Do your plans to study abroad in Australia also include getting valuable Australian work experience? Working in Australia means immersing yourself in the local work culture and letting you gain experience you can add to your CV, helping you to secure a job after graduation. Many employers love to see international experience, another bonus for working while studying abroad.
One thing that can make students who want to study abroad nervous? Going to Australia without a job lined up prior to leaving their home country. Sure, there are ways to manage your finances, but it never hurts to have some extra spending money or income to cover your rent, food and weekend adventures.
However, finding a job prior to setting foot in Australia can be tricky. There are plenty of local job seekers competing for the same jobs and available to start immediately— but the good news is that there are strategies for finding a part-time job before you ever get on the plane!
Many students who study abroad in Australia are eligible for a work permit, but be sure before you begin looking for work you understand what work permit you can obtain and any limitations it might include. Most work permits allow for 20 hours of work per week and unlimited work during school breaks, but there may be exceptions depending on your home country.
So, how do you go about getting a job prior to coming to Australia?
Assemble your tools
You may be applying from three-thousand kilometres away, but that doesn’t mean you don’t bring unique experience, awesome work ethic and a diverse view to an employer.
For most jobs you apply to, you’ll need to include a CV that briefly details your work experience, education, certifications, language skills and more. Your cover letter should touch on the highlights of your resume, but also explain when you’ll arrive in Australia, what your work visa will include and what makes you a unique and valuable team member.
Don’t be afraid to be honest about your timeline or visa. There’s no sense in landing a job only to have it taken away once they find out the facts.
Start your search
There are plenty of listed job openings on Australian job sites like Seek or MyCareer and international networking sites like LinkedIn. If you’re seeking startup work, sites like CrunchBase can point you in the direction of startups that are growing and expanding their team.
Don’t limit yourself only to traditional part-time jobs. There are many paid internships available as well. If you can find an internship in your area of interest, you can network and build skills and experience simultaneously. Check company social media pages and Career pages to see who is hiring!
Another option? Working online. You can start today on sites like UpWork, Fiverr or Freelancer.com and work on everything from transcribing audio files to copywriting to virtual assistant positions to illustration to marketing strategy and much more. As long as you have an internet connection and a laptop, you’ll have access to people who are hiring from all over the world!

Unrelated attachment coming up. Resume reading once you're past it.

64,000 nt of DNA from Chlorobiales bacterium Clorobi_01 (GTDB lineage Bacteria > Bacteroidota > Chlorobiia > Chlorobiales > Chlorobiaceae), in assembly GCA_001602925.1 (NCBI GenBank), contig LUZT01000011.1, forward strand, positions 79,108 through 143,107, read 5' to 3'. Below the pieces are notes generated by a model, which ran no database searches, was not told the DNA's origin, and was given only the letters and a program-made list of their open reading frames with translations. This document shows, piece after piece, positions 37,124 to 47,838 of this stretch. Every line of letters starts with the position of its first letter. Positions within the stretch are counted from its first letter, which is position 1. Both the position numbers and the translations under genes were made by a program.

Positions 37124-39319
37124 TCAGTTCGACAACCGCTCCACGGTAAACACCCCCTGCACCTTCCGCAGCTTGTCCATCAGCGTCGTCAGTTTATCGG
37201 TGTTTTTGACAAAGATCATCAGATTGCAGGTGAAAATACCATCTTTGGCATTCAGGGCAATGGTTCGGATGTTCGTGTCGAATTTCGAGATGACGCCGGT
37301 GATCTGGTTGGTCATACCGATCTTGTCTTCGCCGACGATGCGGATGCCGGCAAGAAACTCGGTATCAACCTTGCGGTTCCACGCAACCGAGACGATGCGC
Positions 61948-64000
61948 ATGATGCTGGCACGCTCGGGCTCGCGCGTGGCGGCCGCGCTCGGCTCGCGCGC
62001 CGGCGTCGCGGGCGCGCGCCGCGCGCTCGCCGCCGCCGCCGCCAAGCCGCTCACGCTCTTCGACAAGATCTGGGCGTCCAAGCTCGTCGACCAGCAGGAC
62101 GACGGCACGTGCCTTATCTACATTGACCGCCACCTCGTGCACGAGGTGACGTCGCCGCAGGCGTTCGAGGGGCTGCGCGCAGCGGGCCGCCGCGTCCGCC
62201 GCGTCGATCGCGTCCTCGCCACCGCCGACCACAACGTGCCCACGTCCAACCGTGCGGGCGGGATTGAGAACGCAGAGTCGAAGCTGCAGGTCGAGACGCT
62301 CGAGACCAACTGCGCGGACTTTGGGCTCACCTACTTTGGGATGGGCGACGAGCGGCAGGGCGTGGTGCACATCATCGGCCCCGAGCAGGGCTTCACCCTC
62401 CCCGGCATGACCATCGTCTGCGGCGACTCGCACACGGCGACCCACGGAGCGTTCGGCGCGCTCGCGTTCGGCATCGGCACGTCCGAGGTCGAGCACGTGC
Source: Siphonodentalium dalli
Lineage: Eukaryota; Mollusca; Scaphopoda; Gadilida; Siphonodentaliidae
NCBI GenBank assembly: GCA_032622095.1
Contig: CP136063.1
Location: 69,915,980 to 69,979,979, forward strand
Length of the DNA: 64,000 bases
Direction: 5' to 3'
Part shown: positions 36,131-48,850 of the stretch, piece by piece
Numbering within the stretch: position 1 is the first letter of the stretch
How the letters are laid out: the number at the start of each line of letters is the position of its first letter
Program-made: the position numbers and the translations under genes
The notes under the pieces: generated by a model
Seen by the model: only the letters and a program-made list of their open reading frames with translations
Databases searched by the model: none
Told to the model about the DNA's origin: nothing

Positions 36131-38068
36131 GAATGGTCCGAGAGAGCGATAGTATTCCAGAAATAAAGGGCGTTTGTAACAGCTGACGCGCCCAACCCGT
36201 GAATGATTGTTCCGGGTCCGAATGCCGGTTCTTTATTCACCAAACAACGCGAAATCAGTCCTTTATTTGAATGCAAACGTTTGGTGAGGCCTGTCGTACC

You can also join local Facebook or Reddit groups, in an effort to understand more about potential jobs in the area.
If you know which institution you’ll be studying at, it would be wise to contact their office and see what advice they have. They may even have relationships with local businesses who hire their students, or look for student employees to work at the institution, which makes for a very easy commute!
Being creative in your approach is one way to stand out, so don’t be afraid to explore new ideas for finding job openings. Think outside the box and ask: how can I get noticed (in a positive way) and demonstrate my value?
Applying for jobs
Using your beautifully crafted CV and cover letter along with helpful job search sites and alternative resources, you can begin applying for jobs. Make sure you tailor your cover letter and CV to speak to the positions you apply to, especially if they’re diverse positions or different industries. Show the person reading your CV and cover letter why you’re a match! This is where you’ll be able to show your true potential. Set an aggressive goal for the number of jobs to apply to each day and keep track of that number. Not only will it keep you motivated to apply to many jobs, but it will also help you gauge what is working in your job search and what isn’t.
If you’re interested in working at a cool tech startup, there’s nothing wrong with direct messaging the founder via Twitter or Instagram and asking what type of positions they may need help with. If you’re not getting a response through a company, you can send a friendly hello message via LinkedIn to the hiring manager and introduce yourself, making you more of a person and less of just another application in their stack of applications.
Because you must be forthcoming about your current geographic distance, suggest solutions to overcome this. Phone calls and Skype interviews are extremely commonplace— and can be supplemented with an in-person interview once you reach Australia. By doing this, you not only overcome an objection they may have about not being able to interview you while demonstrating your problem-solving abilities.